Famous in Nagaland (NL)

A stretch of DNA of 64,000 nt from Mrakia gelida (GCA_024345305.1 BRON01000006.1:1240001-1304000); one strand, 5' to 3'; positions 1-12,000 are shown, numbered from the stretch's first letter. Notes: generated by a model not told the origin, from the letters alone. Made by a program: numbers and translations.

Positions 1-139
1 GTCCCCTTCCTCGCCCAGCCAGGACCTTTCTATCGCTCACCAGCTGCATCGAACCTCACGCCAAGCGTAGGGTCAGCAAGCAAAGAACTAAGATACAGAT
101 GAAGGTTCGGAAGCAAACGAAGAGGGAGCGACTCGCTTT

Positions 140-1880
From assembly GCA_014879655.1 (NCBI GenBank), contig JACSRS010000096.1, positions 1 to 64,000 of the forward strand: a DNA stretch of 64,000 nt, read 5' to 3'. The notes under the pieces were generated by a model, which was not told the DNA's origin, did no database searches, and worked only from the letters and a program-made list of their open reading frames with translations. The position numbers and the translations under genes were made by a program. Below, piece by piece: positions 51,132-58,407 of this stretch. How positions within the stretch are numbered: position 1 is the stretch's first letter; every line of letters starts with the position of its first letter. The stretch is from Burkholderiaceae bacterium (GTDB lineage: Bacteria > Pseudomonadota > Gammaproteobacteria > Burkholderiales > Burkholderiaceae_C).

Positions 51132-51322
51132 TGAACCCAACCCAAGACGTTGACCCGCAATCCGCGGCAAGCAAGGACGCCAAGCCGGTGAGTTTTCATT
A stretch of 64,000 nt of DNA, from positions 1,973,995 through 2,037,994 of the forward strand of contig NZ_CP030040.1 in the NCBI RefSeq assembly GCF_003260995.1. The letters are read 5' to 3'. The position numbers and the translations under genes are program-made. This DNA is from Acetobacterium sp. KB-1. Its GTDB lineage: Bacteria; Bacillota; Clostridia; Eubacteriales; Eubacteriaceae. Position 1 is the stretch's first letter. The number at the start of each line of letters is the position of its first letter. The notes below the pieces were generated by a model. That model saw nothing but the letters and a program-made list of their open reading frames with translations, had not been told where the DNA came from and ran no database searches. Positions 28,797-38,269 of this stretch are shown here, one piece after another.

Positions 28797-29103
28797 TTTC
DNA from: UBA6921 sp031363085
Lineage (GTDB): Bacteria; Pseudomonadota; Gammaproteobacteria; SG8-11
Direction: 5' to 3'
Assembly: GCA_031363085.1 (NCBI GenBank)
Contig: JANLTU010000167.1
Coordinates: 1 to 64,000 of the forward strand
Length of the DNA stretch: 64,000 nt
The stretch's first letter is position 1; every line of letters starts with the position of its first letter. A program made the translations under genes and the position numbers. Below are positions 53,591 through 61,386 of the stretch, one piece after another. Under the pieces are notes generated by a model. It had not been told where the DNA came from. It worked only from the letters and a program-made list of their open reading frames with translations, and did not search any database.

Nagaland is a mountainous state in northeast India, bordering Myanmar. It's home to diverse indigenous tribes, with festivals and markets celebrating the different tribes' culture. Its capital city of Kohima suffered heavy fighting in World War II, commemorated by memorials at the Kohima War Cemetery. The Nagaland State Museum exhibits ancient weaponry, a ceremonial drum and other traditional Naga cultural artifacts. It borders the state of Assam to the west, Arunachal Pradesh and part of Assam to the north, Burma to the east, and Manipur to the south. The state capital is Kohima, and the largest city is Dimapur. It has an area of 16,579 square kilometres (6,401 sq mi) with a population of 1,980,602 per the 2011 Census of India, making it one of the smallest states of India. The state is inhabited by 17 major tribes — Ao, Angami, Chang, Konyak, Lotha, Sumi, Chakhesang, Khiamniungan, Dimasa Kachari, Phom, Rengma, Sangtam, Yimchunger, Kuki, Zeme-Liangmai (Zeliang) Pochury and Rongmei as well as sub-tribes. Each tribe is unique in character with its own distinct customs, language and dress. Two threads common to all are language and religion. English is in predominant use. Nagaland is one of three states in India where the population is mostly Christian. Nagaland became the 16th state of India on 1 December 1963. Agriculture is the most important economic activity and the principal crops include rice, corn, millets, pulses, tobacco, oilseeds, sugarcane, potatoes, and fibres. Other significant economic activity includes forestry, tourism, insurance, real estate, and miscellaneous cottage industries. The state has experienced insurgency as well as inter-ethnic conflict since the 1950s. The violence and insecurity have long limited Nagaland's economic development, because it had to commit its scarce resources on law, order, and security. In the last 15 years, the state has seen less violence and annual economic growth rates nearing 10% on a compounded basis: one of the fastest in the region. The state is mostly mountainous except those areas bordering Assam valley. Mount Saramati is the highest peak at 3,840 metres and its range forms a natural barrier between Nagaland and Burma. It lies between the parallels of 98 and 96 degrees east longitude and 26.6 and 27.4 degrees latitude north. The state is home to a rich variety of flora and fauna; it has been suggested as the "falcon capital of the world."